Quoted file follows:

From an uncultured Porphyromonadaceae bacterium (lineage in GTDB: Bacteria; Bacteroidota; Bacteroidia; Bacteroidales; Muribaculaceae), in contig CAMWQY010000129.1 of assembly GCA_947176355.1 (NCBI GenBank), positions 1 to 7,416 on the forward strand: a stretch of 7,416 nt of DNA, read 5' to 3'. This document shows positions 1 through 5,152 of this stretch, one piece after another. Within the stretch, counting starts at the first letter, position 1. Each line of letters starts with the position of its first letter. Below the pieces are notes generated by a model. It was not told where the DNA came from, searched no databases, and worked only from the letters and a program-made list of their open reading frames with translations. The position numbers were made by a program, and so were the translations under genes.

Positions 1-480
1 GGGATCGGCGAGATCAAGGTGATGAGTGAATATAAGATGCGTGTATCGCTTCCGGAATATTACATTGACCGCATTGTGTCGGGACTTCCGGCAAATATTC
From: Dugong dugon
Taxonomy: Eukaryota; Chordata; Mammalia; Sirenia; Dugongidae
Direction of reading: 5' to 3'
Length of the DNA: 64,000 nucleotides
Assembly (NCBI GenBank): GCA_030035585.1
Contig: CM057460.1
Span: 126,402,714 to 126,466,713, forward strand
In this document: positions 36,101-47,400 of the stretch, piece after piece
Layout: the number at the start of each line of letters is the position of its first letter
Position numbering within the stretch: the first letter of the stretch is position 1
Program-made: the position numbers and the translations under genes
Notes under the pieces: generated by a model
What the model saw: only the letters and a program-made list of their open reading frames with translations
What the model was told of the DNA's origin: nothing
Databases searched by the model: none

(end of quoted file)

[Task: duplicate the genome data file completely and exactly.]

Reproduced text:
From an uncultured Porphyromonadaceae bacterium (lineage in GTDB: Bacteria; Bacteroidota; Bacteroidia; Bacteroidales; Muribaculaceae), in contig CAMWQY010000129.1 of assembly GCA_947176355.1 (NCBI GenBank), positions 1 to 7,416 on the forward strand: a stretch of 7,416 nt of DNA, read 5' to 3'. This document shows positions 1 through 5,152 of this stretch, one piece after another. Within the stretch, counting starts at the first letter, position 1. Each line of letters starts with the position of its first letter. Below the pieces are notes generated by a model. It was not told where the DNA came from, searched no databases, and worked only from the letters and a program-made list of their open reading frames with translations. The position numbers were made by a program, and so were the translations under genes.

Positions 1-480
1 GGGATCGGCGAGATCAAGGTGATGAGTGAATATAAGATGCGTGTATCGCTTCCGGAATATTACATTGACCGCATTGTGTCGGGACTTCCGGCAAATATTC
From: Dugong dugon
Taxonomy: Eukaryota; Chordata; Mammalia; Sirenia; Dugongidae
Direction of reading: 5' to 3'
Length of the DNA: 64,000 nucleotides
Assembly (NCBI GenBank): GCA_030035585.1
Contig: CM057460.1
Span: 126,402,714 to 126,466,713, forward strand
In this document: positions 36,101-47,400 of the stretch, piece after piece
Layout: the number at the start of each line of letters is the position of its first letter
Position numbering within the stretch: the first letter of the stretch is position 1
Program-made: the position numbers and the translations under genes
Notes under the pieces: generated by a model
What the model saw: only the letters and a program-made list of their open reading frames with translations
What the model was told of the DNA's origin: nothing
Databases searched by the model: none